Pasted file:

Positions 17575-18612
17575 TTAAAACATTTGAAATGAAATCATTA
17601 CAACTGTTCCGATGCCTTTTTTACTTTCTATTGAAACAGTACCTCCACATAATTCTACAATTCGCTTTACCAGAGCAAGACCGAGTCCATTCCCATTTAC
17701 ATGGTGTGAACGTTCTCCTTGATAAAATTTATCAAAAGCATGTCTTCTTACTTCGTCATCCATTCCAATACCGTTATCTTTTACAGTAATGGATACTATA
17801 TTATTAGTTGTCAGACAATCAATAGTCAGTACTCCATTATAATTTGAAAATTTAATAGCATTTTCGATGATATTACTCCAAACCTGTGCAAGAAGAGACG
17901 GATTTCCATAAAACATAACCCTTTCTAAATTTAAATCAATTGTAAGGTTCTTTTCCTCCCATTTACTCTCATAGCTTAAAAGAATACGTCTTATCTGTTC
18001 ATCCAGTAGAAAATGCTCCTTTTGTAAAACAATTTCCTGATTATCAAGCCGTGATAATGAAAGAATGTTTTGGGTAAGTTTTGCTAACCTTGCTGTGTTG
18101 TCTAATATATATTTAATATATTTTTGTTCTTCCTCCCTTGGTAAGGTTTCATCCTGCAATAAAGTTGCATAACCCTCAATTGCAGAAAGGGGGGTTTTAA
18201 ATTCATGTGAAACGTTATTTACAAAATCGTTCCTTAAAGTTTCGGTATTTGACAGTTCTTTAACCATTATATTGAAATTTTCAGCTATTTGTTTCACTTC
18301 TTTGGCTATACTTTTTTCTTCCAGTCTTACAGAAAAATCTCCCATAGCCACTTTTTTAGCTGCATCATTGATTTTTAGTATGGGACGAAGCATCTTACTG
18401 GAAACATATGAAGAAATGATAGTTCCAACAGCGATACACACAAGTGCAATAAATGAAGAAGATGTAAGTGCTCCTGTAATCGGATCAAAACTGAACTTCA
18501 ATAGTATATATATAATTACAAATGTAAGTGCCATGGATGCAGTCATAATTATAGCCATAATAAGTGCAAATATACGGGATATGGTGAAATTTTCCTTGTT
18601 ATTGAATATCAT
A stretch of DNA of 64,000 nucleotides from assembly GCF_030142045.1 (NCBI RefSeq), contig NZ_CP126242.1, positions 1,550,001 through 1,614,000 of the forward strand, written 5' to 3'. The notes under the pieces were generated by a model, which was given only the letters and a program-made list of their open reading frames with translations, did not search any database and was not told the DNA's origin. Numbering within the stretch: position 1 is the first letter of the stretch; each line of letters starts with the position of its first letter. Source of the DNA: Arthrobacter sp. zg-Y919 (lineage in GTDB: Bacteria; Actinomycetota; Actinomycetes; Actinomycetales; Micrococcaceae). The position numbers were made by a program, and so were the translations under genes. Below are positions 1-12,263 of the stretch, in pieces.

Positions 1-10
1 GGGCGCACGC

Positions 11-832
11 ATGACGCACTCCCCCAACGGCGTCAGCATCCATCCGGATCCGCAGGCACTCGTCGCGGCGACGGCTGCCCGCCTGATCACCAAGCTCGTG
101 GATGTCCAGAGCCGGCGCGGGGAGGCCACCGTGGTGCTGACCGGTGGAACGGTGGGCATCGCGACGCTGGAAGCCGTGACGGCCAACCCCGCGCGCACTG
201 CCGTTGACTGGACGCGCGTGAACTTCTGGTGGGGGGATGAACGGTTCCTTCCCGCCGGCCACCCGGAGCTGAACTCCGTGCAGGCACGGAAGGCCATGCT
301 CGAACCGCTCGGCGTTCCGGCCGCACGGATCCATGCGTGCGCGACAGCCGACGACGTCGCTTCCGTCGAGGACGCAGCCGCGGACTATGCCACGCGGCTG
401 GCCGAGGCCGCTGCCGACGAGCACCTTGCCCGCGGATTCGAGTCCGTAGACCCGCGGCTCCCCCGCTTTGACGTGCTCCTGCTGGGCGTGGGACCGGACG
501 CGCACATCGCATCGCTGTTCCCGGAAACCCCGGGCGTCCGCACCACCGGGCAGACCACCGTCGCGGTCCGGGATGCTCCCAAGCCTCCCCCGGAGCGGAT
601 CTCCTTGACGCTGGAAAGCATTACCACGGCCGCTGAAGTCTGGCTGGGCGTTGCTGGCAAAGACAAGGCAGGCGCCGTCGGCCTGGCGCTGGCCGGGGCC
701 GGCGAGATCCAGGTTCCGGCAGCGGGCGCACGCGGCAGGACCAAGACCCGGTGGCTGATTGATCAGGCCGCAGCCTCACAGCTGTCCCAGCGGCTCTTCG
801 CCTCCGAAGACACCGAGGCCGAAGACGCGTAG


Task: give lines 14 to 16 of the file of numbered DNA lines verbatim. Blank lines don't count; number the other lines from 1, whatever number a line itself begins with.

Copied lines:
A stretch of DNA of 64,000 nucleotides from assembly GCF_030142045.1 (NCBI RefSeq), contig NZ_CP126242.1, positions 1,550,001 through 1,614,000 of the forward strand, written 5' to 3'. The notes under the pieces were generated by a model, which was given only the letters and a program-made list of their open reading frames with translations, did not search any database and was not told the DNA's origin. Numbering within the stretch: position 1 is the first letter of the stretch; each line of letters starts with the position of its first letter. Source of the DNA: Arthrobacter sp. zg-Y919 (lineage in GTDB: Bacteria; Actinomycetota; Actinomycetes; Actinomycetales; Micrococcaceae). The position numbers were made by a program, and so were the translations under genes. Below are positions 1-12,263 of the stretch, in pieces.

Positions 1-10
1 GGGCGCACGC